Researchers created a system called PhotoFace to scan the shape of volunteers' noses, and developed computer software to analyse the results. The PhotoFace system "captures a 3D image of a person's face by taking several photos lit from different angles to throw shadows on the face and then building a model of facial features," according to the article in silicon.com. "The software determined that there are six main nose shapes: Roman, Greek, Nubian, Hawk, Snub and Turn-up."
PhotoFace measures three parts - the ridge, tip of the nose and the section between the eyes - in relation to each other as well as the shape of the nose ridge considered by itself to establish identity.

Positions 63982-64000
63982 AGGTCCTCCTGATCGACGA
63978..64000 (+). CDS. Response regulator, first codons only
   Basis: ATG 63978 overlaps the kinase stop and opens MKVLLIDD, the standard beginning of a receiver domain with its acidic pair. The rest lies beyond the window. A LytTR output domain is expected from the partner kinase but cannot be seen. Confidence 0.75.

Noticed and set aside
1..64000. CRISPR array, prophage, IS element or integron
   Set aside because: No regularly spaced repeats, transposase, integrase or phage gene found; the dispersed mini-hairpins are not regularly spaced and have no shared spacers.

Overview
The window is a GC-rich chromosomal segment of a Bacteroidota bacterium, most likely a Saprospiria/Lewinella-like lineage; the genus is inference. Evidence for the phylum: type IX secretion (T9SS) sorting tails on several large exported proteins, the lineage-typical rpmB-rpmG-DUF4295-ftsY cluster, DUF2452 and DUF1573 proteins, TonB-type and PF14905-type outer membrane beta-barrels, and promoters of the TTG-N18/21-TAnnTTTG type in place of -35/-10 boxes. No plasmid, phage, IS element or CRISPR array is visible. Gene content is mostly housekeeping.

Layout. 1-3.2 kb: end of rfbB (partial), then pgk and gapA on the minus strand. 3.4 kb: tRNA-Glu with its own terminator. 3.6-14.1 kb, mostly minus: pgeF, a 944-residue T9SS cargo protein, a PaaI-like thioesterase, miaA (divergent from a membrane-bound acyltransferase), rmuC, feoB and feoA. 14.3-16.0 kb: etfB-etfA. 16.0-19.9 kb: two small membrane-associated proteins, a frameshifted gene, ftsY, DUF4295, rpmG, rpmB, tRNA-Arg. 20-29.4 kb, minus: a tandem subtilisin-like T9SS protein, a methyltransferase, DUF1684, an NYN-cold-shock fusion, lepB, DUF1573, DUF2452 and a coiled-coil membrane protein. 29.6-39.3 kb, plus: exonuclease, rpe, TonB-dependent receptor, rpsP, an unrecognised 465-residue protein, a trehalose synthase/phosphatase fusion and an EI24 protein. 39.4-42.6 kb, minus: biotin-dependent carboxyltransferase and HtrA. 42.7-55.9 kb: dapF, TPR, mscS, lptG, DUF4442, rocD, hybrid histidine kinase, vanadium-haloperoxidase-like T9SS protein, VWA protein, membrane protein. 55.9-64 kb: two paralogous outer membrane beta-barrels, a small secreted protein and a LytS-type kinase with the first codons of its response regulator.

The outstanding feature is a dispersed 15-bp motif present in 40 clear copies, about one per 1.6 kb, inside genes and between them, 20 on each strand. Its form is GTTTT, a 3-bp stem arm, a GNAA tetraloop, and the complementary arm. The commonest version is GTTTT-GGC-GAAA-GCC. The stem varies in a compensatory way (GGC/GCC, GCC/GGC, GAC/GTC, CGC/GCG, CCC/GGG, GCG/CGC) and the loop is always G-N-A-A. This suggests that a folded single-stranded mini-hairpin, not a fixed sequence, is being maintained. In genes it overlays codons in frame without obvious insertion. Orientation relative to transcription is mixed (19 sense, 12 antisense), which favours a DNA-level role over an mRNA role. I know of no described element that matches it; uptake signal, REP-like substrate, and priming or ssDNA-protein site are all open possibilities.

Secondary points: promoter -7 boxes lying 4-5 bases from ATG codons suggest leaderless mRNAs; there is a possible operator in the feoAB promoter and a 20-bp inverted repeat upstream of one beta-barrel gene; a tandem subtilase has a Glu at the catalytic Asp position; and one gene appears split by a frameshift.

The system can process images quickly, which is a definite plus, but the system's recognition rates were comparatively low and researchers recommend it as an addition to existing biometrics rather than a replacement.
The idea is an interesting one - it's harder to conceal noses - but it's also really easy to mess up a nose. Broken noses, plastic surgery, a disguise, identical twins - anything could mess up the scan. Who nose if this will come to fruition, but it sounds like researchers are going to sniff around this area a bit more to improve software.
- Rhinolophus Paradoxolophus: Bat's Super Sonar Nose Explained
- Retail Decisions And City University London Advance Neural Technology
- Biologist And Former Dominican Wins £1 Million Templeton Prize For Science And Religion
- Why Rudolph's Nose Is Red- The Definitive BMJ Study
- Improving Electronic Noses With Artificial 'snot'